I’ll share three stories in today’s post…

My parents gave birth to 5 of us, with me coming first. When it was time for the first four to go to the university, there wasn’t so much fuss over the choice of course of study. Our last born created so much drama when it was his turn. It was during that time that my respect for my dad soared. My brother, Nonye, couldn’t come to grips with what he truly wanted to study.

Nonye would go out and come back to say he’d love to be a medical doctor. Perhaps, a few friends of his had convinced him that medicine was the noblest profession in the world. Nonye would see how beautifully dressed bankers were and come home proclaiming his love for banking.

 In my life growing up, I’d never seen a youngster who swung between options like my brother. At some point he even decided he’d become a priest of the Roman Catholic church. For the period that this swinging lasted, my dad had maintained a loving disposition without wielding a cane like most parents would.
In retrospect I may not be mistaken to say that my dad had a special bond with him because I watched him resort to using stones and bottle tops when my brother couldn’t keep up with the rigours of Mathematics. My dad kept his cool and calmly waited for my brother to finally quit holding the air. Eventually, he did, and today he’s a noble accountant.
Story number two : I studied Mechanical Engineering at the Federal University of Technology, Owerri. I graduated in 2003, did my convocation in 2004, served my fatherland in 2005. After my youth service, I got a job as a field engineer in a leading oil servicing firm in Port Harcourt in 2006.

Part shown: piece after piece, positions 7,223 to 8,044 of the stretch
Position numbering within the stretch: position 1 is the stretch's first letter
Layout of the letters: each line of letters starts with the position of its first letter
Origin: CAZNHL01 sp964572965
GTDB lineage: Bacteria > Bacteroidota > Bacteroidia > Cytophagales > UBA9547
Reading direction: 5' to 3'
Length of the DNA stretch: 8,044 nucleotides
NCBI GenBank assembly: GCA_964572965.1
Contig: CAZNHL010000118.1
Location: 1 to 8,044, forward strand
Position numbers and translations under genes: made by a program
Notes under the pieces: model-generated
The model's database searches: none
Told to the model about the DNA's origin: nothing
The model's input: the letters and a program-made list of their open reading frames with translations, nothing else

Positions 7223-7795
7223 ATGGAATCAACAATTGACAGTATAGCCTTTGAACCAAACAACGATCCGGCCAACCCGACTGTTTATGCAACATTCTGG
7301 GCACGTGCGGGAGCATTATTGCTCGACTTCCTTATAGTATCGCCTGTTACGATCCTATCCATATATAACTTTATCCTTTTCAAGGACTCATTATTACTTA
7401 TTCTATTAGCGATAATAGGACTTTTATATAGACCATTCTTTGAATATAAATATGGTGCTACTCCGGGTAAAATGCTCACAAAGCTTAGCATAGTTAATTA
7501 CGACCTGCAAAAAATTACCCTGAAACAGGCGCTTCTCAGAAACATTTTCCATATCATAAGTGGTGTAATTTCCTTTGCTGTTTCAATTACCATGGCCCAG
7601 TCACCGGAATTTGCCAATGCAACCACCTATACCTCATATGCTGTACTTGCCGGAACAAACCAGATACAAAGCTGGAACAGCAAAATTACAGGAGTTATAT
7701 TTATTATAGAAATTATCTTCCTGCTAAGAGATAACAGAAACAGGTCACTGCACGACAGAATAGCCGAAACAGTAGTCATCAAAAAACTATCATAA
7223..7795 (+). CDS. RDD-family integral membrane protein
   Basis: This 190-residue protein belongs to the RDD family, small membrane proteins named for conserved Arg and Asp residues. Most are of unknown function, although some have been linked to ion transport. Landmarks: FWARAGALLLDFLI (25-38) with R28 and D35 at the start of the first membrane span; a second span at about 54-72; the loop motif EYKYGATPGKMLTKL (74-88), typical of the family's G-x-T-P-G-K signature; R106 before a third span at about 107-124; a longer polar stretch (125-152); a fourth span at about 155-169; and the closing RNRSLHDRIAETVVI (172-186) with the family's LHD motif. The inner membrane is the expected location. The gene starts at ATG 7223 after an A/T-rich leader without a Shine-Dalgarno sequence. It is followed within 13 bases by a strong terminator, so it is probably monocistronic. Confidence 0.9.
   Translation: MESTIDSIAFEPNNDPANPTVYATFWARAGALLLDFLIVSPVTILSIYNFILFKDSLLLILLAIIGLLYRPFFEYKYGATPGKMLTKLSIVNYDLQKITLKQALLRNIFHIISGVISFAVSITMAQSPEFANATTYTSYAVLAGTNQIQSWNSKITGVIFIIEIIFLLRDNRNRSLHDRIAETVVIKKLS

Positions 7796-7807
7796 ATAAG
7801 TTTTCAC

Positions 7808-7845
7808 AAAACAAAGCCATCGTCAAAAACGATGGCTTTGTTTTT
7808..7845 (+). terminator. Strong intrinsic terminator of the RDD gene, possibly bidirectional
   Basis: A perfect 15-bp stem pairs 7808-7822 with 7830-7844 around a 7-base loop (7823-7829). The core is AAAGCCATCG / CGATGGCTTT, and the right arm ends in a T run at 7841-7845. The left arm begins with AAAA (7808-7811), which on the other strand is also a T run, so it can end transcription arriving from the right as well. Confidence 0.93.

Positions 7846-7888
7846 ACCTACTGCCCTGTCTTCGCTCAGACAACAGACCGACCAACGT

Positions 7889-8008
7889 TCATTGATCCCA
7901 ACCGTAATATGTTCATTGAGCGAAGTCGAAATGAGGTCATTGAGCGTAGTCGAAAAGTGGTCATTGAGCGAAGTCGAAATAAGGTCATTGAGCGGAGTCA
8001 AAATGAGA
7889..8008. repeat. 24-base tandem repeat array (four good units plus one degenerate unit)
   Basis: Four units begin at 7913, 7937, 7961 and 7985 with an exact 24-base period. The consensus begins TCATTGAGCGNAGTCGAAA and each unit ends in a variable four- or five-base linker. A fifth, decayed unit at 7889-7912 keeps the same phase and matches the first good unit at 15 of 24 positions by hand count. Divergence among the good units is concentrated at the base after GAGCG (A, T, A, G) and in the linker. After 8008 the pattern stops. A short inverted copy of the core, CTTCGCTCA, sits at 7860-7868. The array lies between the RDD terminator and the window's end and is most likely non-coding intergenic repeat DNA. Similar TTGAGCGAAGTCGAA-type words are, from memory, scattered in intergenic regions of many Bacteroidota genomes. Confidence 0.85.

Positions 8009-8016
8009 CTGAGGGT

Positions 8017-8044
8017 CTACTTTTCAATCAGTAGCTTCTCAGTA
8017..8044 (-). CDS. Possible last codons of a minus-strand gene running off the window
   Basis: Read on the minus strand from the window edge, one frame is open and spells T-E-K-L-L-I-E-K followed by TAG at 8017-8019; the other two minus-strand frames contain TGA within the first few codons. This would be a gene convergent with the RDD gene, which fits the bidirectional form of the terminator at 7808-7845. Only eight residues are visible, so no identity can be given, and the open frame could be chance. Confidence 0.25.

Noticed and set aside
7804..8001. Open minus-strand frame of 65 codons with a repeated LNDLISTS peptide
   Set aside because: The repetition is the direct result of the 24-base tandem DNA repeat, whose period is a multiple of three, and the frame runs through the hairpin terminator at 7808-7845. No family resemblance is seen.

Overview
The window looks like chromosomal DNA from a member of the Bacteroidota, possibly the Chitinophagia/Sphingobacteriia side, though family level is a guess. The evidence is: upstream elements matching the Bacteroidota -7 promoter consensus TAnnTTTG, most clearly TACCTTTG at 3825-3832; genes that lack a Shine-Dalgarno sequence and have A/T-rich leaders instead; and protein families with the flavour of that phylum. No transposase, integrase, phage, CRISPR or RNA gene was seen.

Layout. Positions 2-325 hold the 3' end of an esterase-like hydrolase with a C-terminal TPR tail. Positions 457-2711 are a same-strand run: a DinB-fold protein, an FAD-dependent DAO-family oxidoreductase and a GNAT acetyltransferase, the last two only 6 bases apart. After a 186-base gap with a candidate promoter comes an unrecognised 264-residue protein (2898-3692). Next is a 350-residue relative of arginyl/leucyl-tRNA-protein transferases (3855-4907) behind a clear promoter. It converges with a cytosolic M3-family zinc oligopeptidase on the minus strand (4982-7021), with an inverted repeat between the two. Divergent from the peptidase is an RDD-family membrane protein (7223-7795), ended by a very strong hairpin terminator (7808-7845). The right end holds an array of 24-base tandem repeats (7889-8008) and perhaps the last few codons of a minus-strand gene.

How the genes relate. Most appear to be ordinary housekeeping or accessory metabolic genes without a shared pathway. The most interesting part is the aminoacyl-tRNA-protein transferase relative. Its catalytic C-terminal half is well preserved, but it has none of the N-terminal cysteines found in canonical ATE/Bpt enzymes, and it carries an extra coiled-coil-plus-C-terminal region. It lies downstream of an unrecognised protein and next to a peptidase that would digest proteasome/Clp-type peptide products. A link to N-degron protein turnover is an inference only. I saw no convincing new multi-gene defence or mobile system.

This company took me abroad for the first time in my life. I was trained on several occasions, but after working for 10 years, I resigned to focus intensely on the business of writing. I’m so happy today, free to exercise my creativity without restraints, a choice I don’t regret and will never regret.

 Story number 3 : I have several friends who are bankers. Just last week, one of them told me how one of his senior colleagues who was so beneficial to him during his wedding, lost his job at the bank. What pained him so much was that the man was paid N450,000 as a severance package, having worked for 15 years.

However, what comforted him was the fact that the man’s wife had started a business even while she was working and they had something to fall back on.

 I’ll draw parallels from these three stories as I share my thoughts on the choice of career paths and the trails of happiness in our lives.
Firstly, the story of my dad is a lesson to every parent. Parents ought not to impose their own choices on the careers of their children, but to guide them intelligently by exposing them to an array of multiple intelligences. By doing so, a child is stirred to the depths of his or her being, thereby catalysing them to connect with what truly resonates with their hearts.
This responsibility placed on parents throws up another challenge. How can parents ask the right questions that can truly bring to the fore what the heartbeat of a child is?